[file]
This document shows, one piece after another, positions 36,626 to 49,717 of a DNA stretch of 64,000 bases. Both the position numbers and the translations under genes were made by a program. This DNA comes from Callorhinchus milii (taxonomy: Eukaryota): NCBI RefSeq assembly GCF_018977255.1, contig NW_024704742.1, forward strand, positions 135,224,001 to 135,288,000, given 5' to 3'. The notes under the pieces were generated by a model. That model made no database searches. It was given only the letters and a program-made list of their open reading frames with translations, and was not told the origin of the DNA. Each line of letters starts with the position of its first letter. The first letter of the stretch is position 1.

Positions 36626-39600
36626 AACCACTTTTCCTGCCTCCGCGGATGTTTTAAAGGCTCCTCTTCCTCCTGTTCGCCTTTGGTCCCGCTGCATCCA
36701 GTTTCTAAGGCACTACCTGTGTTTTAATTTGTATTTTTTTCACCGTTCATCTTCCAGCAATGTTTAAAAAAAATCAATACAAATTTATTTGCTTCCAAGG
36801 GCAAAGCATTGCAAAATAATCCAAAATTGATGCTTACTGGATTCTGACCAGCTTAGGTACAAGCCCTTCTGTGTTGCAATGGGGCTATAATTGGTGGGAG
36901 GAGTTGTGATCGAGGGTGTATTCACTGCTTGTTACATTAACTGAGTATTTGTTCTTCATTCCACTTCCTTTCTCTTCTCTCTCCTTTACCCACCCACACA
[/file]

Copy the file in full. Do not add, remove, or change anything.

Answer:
This document shows, one piece after another, positions 36,626 to 49,717 of a DNA stretch of 64,000 bases. Both the position numbers and the translations under genes were made by a program. This DNA comes from Callorhinchus milii (taxonomy: Eukaryota): NCBI RefSeq assembly GCF_018977255.1, contig NW_024704742.1, forward strand, positions 135,224,001 to 135,288,000, given 5' to 3'. The notes under the pieces were generated by a model. That model made no database searches. It was given only the letters and a program-made list of their open reading frames with translations, and was not told the origin of the DNA. Each line of letters starts with the position of its first letter. The first letter of the stretch is position 1.

Positions 36626-39600
36626 AACCACTTTTCCTGCCTCCGCGGATGTTTTAAAGGCTCCTCTTCCTCCTGTTCGCCTTTGGTCCCGCTGCATCCA
36701 GTTTCTAAGGCACTACCTGTGTTTTAATTTGTATTTTTTTCACCGTTCATCTTCCAGCAATGTTTAAAAAAAATCAATACAAATTTATTTGCTTCCAAGG
36801 GCAAAGCATTGCAAAATAATCCAAAATTGATGCTTACTGGATTCTGACCAGCTTAGGTACAAGCCCTTCTGTGTTGCAATGGGGCTATAATTGGTGGGAG
36901 GAGTTGTGATCGAGGGTGTATTCACTGCTTGTTACATTAACTGAGTATTTGTTCTTCATTCCACTTCCTTTCTCTTCTCTCTCCTTTACCCACCCACACA